On Sunday night, Turn, AMC’s new Revolutionary War drama, has the unenviable task of premiering up against HBO’s Game of Thrones, and doing so without the benefit of a lead-in from an established show. The scheduling of Turn, unfortunately, has all the makings of another Low Winter Sun disaster for the network. But here’s the thing about Turn: It’s considerably better than Low Winter Sun, but it’s still not original enough, interesting enough, or entertaining enough to break through on a very crowded Sunday night of television for anyone except perhaps obsessive history buffs.
Turn is not a bad show, by any stretch. It boasts some very solid performances (particularly that of the lead, Jamie Bell), it’s working from some solid source material (Washington’s Spies by Alexander Rose), and it has a solid director behind the 90-minute pilot (Rise of the Planet of the Apes‘ Rupert Wyatt). But it also moves very slowly (as do the next two episodes in the series), and the occasional bursts of excitement don’t really overcome the sloggy pacing or the uninspired storyline, which we’ve seen countless times before, only from characters not wearing red and blue coats.
The series tracks the creation of the Culper Ring, an underground network of spies that helped George Washington and the rebels ultimately advance on the British during the Revolutionary War. Abraham Woodhull (Bell) plays a cabbage farmer who only wants to care for his wife and family, who is unwittingly brought into the conflict between the rebels and the British.
What’s most interesting, I thought, about Turn is the picture we get of the Revolutionary War era in colonial America. Not everyone was sympathetic to George Washington and the rebels, obviously, and in a way, it was something of a civil war between those living in the colonies at the time who supported the rebels and who supported the motherland. In that environment, basically no one could be trusted, and it is hard to tell who supported whom, and if you said the wrong thing to the wrong person, you could end up imprisoned for treason. Abraham gets caught in between those two worlds after he — and those he is sympathetic with — end up saying the wrong things to the wrong people.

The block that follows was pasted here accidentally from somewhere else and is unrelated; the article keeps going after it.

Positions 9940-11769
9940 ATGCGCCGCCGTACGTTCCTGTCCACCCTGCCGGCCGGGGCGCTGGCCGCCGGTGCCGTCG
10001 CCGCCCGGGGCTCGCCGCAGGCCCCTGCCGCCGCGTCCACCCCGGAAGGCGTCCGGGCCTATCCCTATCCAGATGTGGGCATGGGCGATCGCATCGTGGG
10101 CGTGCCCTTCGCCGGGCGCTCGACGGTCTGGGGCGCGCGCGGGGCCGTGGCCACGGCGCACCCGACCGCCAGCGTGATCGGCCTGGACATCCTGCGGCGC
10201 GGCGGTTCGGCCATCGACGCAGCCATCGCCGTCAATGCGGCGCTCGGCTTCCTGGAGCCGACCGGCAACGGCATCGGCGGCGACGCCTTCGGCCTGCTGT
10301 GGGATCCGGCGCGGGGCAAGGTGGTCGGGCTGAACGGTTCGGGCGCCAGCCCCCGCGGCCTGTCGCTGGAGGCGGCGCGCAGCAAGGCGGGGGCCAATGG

They do a nice job of ultimately vilifying the British, so that the small victories of the continental army are satisfying. But it’s mostly a show where a lot of old white men with British accents do a lot of talking, and it finds a lot of difficulty in holding the viewers’ attention. It doesn’t help, either, that Abraham — who is eventually pulled into the Culper Ring, moving intel from the British to the rebels — is also involved in a silly love triangle between his wife (a loyalist) and his childhood sweetheart (a rebel), which muddles things without bringing anything interesting to the equation.
Still, it’s not a bad show at all. It’s very much of the same quality as Hell on Wheels, which means it should have a decent but not that passionate following. History buffs will almost certainly appreciate the perspective and the attention to detail. However, Turn is not going to be another Breaking Bad or Mad Men, and in an age where there’s only so much time, and so many great television choices, Turn doesn’t rise nearly to that level.